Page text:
She also believes tests for stress hormones used in laboratory experiments could be usefully applied to the workplace. “Some people are reluctant to admit they are stressed, some don’t realise they are stressed while others may over-react. Cortisol tests circumvent these problems.

“They could be a great way for organisations to ascertain potential employees’ emotional regulation capabilities before they perform in high stress situations.
Taking cortisol samples before and after any major organisational change would reveal the effect on employees. Meanwhile the IgA test for burnout could be used as a preventative measure to identify those who are vulnerable.

“We will never eliminate stress or bullying altogether from the workplace, but by learning to address the negative effects we can safeguard our own health and that of our employees, and minimise the costs to the business.”


Jemma offers three tips to help workers at all levels to cope better under pressure:

    Tip 1: Take a third party perspective

If you feel angry at work, or have had an uncomfortable altercation, take five minutes to write out the scenario as if you were an observer relaying the events to another person. Make sure you identify the emotions felt by all parties. This is an effective method to create emotional objectivity. Typically feelings of anger dissipate if you see the situation from a distance.

    Tip 2: Be aware of your emotional triggers

We view the world through emotional lenses which are usually formulated in our early years, and which affect the way we interpret situations and react to them.

“If your mother was critical of your appearance as a child, a colleague’s joke about your outfit may set bells ringing,” says Jemma. “Emotional triggers like these can cloud your logic and cause a sudden, visceral reaction. Your response may seem disproportionate to others.

“In these cases is that our amygdala – a region in the brain that responds during times of danger – springs to our defence before our rational, pre-frontal cortex has time to assess the situation.”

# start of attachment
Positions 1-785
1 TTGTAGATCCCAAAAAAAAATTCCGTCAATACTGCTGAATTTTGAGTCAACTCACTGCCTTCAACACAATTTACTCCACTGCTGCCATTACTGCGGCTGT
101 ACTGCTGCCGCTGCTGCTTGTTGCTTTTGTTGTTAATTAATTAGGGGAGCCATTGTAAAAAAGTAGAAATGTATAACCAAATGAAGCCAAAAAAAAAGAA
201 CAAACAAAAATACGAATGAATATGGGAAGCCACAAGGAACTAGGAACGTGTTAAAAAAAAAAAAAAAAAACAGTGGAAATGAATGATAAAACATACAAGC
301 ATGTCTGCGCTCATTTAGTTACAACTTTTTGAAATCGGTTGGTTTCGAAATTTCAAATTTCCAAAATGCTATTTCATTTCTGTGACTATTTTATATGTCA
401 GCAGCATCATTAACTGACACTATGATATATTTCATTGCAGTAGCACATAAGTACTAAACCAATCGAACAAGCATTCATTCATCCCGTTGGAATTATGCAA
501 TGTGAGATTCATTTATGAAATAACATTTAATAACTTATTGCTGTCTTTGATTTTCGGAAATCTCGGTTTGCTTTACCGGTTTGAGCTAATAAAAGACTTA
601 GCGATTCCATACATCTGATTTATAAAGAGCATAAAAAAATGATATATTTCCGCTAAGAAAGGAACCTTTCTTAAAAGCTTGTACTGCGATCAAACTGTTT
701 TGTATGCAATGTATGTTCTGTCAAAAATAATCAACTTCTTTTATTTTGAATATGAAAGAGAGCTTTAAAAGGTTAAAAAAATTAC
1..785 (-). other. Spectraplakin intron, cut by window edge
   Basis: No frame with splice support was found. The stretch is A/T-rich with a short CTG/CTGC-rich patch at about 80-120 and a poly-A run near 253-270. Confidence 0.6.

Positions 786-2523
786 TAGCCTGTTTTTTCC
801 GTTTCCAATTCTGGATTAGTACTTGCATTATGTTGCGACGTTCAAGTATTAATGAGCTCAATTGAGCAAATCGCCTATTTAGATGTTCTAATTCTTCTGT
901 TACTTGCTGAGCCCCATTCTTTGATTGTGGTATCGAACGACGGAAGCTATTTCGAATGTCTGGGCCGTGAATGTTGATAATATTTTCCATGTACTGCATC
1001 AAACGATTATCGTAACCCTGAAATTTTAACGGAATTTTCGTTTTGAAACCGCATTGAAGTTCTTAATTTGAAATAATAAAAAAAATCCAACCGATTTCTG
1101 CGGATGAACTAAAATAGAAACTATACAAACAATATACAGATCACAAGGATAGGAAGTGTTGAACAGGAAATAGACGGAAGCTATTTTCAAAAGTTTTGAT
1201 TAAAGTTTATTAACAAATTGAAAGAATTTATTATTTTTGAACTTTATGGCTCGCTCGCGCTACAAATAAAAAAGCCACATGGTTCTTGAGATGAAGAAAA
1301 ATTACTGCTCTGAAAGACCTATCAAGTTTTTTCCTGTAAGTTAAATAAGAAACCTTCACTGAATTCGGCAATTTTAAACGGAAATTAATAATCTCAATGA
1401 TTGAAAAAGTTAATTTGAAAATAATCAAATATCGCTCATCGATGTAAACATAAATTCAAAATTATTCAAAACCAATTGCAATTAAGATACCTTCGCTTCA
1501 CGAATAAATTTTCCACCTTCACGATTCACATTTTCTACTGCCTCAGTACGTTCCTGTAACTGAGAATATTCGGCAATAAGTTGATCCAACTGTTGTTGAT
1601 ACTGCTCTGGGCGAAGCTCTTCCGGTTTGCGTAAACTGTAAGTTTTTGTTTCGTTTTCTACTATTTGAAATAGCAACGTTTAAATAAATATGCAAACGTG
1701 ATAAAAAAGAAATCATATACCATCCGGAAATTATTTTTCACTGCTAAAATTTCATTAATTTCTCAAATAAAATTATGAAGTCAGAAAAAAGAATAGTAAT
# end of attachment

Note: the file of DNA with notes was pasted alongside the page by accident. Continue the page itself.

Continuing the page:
Look out for such triggers and take a moment to reflect – why does this bother me so much? Is it real? When have I felt like this before and when was the first time? This insight will help you to reduce levels of emotional reactivity.

    Tip 3: Move the hunter gatherer body

Stress sets off a cascade of hormones that prepare our bodies for fight or flight. Although effective for our hunter-gatherer ancestors, our response is not so well suited for modern day office settings.

A terse email from a boss, unkind gossip or a jammed photocopier can saturate our bodies with fight or flight hormones, increasing anxiety, affecting our cognitive functioning and memory, and our digestive and immune systems, which in the long run leads to poor health.

When you feel that angry rush, drop whatever you are doing and head for the stairwell. Run or briskly walk up three flights, stop at the top and take three breaths, then calmly walk back to your desk, and start planning what you will write in your perspective taking exercise (Tip 1).

This takes less than five minutes and tricks your body into thinking that you have responded appropriately to the threat and the danger is over. It can then reset back to a normal resting state.

Last updated:
27 February 2019